The Ocmulgee Blacksmith Guild will be holding public demonstrations at Dauset Trails Nature Center, beginning at 9:30 a.m., on Saturday, Nov. 20. Dauset Trails opened the blacksmith shop, where the demonstrations will be held, in the Barnyard area in November 2009.
It is based on the 19th-century style of the blacksmith shop at the historical Tully Smith House in Atlanta. "We decided it was the style we wanted to represent at Dauset," said Rob Thurston, of the decision made after visiting the blacksmith shop at the Tully Smith House.
After deciding to pursue the idea of building a blacksmith shop at the end of 2008, efforts were soon made to turn the idea into a reality. Dennis Tingle, of the Ocmulgee Blacksmith Guild, volunteered his time for at least a month to complete the shop.
Thurston and Tingle spoke to the members of the Jackson Butts County Council for the Arts on Thursday, Nov. 11, about the guild, which promotes blacksmithing as a high-quality and creative craft with a growing place in modern society.
Thurston spoke of how he became interested in blacksmithing. Thurston, who has become well-known for his artistic wood creations made using a chainsaw, was already welding metal to create art objects when he visited the blacksmithing demonstration at the Bluebirds and Bluegrass Festival at Dauset Trails five or six years ago.
Tingle was the one doing the demonstration of heating metal and bending it. He spoke of blacksmithing as a dying art and of promoting it.
"It was amazing to me how many things you could do. You could never learn it all in a lifetime," said Thurston. "Last year, I applied for a scholarship and just happened to win one."
The scholarship was to attend the John C. Campbell Folk School in North Carolina. The school is a village where students can become immersed in learning crafts from wood turning to creating stained glass. One of the purposes of the Ocmulgee Blacksmith Guild, according to its published literature and web site at www.ocmulgeeblacksmiths.org, is to provide opportunities for teaching and learning about specific areas of blacksmithing and promoting an exchange of creative ideas.
"It is just beautiful and all the people are awesome," Thurston said of his experience at the Folk School.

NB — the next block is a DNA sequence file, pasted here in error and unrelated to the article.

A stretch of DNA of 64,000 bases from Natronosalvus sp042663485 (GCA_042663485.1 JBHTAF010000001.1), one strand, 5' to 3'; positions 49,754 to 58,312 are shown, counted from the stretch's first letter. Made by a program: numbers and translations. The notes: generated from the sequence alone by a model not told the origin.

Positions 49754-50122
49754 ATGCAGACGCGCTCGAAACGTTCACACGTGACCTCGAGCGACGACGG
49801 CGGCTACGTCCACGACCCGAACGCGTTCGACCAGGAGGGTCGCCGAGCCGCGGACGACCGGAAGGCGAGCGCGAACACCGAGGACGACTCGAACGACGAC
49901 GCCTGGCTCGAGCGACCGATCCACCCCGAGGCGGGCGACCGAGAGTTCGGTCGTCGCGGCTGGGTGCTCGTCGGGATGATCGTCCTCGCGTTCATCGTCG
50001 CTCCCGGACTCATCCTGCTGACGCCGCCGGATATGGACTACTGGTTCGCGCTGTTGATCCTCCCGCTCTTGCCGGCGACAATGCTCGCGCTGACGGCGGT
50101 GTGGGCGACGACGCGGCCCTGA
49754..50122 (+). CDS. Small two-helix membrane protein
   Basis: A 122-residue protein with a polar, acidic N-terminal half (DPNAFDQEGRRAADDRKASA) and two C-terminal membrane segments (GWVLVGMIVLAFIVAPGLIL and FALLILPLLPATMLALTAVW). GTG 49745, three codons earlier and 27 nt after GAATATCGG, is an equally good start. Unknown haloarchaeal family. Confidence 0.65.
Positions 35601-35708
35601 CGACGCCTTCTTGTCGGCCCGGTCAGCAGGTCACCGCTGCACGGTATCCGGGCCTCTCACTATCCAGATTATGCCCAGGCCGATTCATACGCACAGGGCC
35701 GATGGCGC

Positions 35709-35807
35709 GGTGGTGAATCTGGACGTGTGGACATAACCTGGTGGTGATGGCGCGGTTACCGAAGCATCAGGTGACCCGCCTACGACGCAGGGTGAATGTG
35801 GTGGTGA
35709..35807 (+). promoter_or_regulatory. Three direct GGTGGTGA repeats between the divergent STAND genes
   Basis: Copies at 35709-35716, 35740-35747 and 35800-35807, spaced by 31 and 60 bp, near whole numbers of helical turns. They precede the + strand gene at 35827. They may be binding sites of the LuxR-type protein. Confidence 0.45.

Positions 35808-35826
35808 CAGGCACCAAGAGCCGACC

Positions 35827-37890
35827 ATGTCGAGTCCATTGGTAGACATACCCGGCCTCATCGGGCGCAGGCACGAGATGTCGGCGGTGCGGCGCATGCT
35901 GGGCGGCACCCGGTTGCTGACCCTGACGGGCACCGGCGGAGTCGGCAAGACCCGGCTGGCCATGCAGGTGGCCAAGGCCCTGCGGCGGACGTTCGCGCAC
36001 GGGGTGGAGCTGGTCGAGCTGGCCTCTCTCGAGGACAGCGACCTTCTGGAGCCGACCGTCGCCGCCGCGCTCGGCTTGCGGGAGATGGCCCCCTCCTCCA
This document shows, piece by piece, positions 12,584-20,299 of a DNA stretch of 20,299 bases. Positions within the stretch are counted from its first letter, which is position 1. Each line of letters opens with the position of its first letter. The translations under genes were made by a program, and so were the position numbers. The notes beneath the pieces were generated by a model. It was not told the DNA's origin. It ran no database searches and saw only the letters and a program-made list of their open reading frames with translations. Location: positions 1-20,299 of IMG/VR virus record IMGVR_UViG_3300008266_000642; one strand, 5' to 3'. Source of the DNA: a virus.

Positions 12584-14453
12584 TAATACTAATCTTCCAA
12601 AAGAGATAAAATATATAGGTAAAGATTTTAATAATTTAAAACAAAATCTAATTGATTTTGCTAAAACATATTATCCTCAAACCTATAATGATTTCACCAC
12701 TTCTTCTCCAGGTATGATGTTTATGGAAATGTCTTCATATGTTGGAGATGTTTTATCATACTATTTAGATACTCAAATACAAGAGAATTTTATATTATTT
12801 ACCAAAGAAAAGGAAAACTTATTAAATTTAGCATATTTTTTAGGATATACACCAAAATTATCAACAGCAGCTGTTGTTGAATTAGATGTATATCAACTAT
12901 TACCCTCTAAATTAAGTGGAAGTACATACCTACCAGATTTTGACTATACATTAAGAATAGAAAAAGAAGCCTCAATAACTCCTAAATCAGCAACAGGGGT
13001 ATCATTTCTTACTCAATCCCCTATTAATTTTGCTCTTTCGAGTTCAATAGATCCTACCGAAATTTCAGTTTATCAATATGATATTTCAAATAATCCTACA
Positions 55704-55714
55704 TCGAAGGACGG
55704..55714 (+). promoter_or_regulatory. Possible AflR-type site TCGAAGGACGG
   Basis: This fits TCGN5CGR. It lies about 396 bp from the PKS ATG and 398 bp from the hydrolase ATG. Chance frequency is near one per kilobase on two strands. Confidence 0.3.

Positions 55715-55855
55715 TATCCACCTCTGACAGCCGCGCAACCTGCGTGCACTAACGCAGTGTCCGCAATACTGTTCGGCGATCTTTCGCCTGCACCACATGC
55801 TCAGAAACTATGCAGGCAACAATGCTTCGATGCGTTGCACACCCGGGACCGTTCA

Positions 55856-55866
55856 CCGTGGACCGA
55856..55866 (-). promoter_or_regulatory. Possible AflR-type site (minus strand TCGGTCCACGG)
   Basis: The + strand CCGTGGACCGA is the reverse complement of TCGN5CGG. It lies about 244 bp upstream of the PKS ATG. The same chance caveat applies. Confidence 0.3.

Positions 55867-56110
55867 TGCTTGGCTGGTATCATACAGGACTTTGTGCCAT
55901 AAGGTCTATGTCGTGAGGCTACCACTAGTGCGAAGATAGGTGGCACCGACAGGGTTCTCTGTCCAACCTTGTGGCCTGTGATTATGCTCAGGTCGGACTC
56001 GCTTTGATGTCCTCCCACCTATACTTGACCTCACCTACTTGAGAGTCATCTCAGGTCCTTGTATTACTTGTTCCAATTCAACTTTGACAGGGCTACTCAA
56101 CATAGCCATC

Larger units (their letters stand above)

Tingle said that he had always liked working with his hands but had worked behind a desk for 30 years and still considered himself a hobbyist at blacksmithing, even though he has worked with blacksmithing for more than a decade.
The mission of the Ocmulgee Blacksmith Guild is to keep blacksmithing alive, said Tingle, the newly elected vice-president of the guild. The guild was formed in 1992 at Jarrell Plantation State Park near Juliette, but the group was never able to get a blacksmith shop built at Jarrell Plantation.
"The shop at Dauset is as nice as any shop anywhere," said Tingle. "We hope to start a program of demonstrations for schools, and we are making some items for the gift shop."
The shop at Dauset Trails Nature Center has been christened "Acorn Forge." Thurston and Tingle used their blacksmithing skills to design and fabricate a new sign for it.
There will be an auction of items made and donated members of the Ocmulgee Blacksmith Guild on Saturday, Dec. 4 from 9 a.m., to 2 p.m., in the Atrium Room of the Dauset Trails Visitor Center. Funds raised go to the guild for supporting its goals of spreading awareness of the craft and providing educational opportunities for those interested in it.
Tingle and Thurston brought examples of items which will be offered at auction to the Council for the Arts meeting. One was a large piece made Charles Ivey in which he had cut, formed, shaped, and colored each leaf in the design. There was also an almost-life-like snake created from what had once been a farrier's rasp.
"Blacksmiths were the first recyclers. There is no bad metal," said Tingle. "You are only limited your imagination."
Other items included a raised trivet and a layered Damascus steel knife. A large triangle for calling the crew to dinner or meetings and a bottle opener were examples of pieces being made for the Dauset Trails gift shop.
The guild holds meetings on the first Saturday of each month at locations throughout central and south Georgia. "You don't have to be a blacksmith to come to the meetings," Tingle emphasized. "Some just come to watch."
Thurston and Tingle encourage members of the public to come to the blacksmithing demonstration at Dauset Trails on Nov. 20. This is also a syrup-making day at Dauset Trails, when one can see the process of syrup making from squeezing the sweet juice to cooking it in a kettle. There will also be a barbecue pig pull.
On the net:
Ocmulgee Blacksmith Guild: www.ocmulgeeblacksmiths.org